Would I recommend training virtually? As a whole strategy no, but it did have advantages which would have made it excellent as a “top up” solution. We managed to ensure everyone received the training they needed but the pressures increased as the training progressed. The biggest downside was that it was difficult to know how people were responding to the training as “silence” on the end of the line could be misinterpreted. Some training sessions also took significantly longer than they should have done as questions and problems had to be responded to one at a time whilst people shared their screens and talked through issues.
The training was flexible however and it worked well to be able to train people who couldn’t be in the office, for example, those who were at home due to child care or shielding. It also meant our Trainer didn’t need to be at our site for small top up sessions so these were more flexible to organise.
In the build up to Go Live the lack of visibility of the Internal Project Lead and Metalogic’s Project Manager proved an issue with the team. Usually a lot of activity is seen during the build up and the business team are reassured that activity is happening and the project is therefore in hand. In this case, the business was ticking along exactly as normal with no visibility of the enormous amount of work that was going on behind the scenes. Phone calls and communication emails can only partially fill this void. Sometimes, issues that came up with the business team during a typically busy day could be forgotten about by the time the project team were in touch. This meant that some project issues got missed or delayed in being responded to.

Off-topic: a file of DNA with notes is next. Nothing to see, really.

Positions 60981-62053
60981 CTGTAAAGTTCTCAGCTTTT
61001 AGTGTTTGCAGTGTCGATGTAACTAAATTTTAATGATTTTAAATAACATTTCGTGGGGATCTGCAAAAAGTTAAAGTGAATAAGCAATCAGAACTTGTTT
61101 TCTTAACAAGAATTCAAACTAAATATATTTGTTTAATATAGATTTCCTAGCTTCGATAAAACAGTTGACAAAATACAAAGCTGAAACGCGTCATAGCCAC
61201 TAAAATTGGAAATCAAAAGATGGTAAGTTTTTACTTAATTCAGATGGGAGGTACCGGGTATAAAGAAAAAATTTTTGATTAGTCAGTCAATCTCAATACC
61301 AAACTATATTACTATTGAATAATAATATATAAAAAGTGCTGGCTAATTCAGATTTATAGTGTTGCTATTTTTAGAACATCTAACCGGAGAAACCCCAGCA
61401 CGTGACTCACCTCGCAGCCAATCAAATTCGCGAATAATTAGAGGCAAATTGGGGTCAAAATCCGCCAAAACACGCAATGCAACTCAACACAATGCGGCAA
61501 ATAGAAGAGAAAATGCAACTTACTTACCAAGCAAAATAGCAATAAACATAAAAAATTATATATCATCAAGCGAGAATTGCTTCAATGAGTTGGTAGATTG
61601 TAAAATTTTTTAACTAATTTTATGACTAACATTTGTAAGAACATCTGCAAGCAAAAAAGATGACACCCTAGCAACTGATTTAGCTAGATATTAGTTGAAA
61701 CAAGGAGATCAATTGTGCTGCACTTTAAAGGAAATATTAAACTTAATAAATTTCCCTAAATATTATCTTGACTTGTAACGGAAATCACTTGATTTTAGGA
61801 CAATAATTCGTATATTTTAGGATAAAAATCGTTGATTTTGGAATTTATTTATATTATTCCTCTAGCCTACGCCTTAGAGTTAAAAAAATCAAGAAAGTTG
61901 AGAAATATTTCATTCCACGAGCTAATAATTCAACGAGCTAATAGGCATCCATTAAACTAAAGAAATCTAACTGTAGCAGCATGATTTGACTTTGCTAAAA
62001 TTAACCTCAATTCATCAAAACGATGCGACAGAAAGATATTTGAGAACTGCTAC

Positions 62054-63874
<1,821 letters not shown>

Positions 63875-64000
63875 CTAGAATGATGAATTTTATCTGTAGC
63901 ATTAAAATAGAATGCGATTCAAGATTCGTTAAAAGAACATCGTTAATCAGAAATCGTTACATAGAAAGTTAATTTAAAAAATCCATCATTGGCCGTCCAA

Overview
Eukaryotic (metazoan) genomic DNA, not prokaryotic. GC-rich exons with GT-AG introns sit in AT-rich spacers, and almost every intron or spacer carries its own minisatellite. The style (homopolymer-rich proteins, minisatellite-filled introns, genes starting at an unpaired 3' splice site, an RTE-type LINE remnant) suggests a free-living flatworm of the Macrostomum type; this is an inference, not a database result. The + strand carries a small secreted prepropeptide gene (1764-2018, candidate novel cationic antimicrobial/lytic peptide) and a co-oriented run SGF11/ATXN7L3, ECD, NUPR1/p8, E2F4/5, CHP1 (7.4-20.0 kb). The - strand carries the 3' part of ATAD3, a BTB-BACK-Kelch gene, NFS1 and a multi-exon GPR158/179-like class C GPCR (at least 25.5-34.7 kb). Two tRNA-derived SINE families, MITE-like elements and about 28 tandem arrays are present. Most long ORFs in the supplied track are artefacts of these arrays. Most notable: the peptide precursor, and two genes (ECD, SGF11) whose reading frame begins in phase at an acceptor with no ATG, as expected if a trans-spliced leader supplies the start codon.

During Go Live week Metalogic’s Project Manager was on site for the first few days as he normally would have been, but he had to be based in an office away from the main office as this was too small to accommodate social distancing. Whilst he was in the main office, PPE was used where appropriate and pointers were used to demonstrate items on the system. All of this made the situation much more difficult as, not only did it limit how much people could be helped, it also meant the reassurance any team needs during Go Live just couldn’t be given due to a lack of physical presence. It did however mean that the team quite often needed to find a way of getting on with things on their own which advanced their knowledge, and independence from support, much more quickly.
Overall the system implementation went well: we achieved our goal, with our customers only noticing the positives in most cases: all of our staff ended the first week relatively unscathed and positive about the system and the future: the system does exactly what we intended it to with only a couple hiccups that we’re still ironing out. Overall it was a huge success, regardless of the limitations of social distancing. Would we do it again under the same circumstances? The Managing Director says yes, it was a huge achievement and well worth doing:
“We would like to thank Samantha Benbow, for sharing her recent journey into the iMetal family during the first lockdown. Samantha successfully took on the role of project managing the implementation whilst juggling the day to day of the business, lockdown and family life. Well done Sam.” Metalogic Ltd
Featured image courtesy of @thisisengineering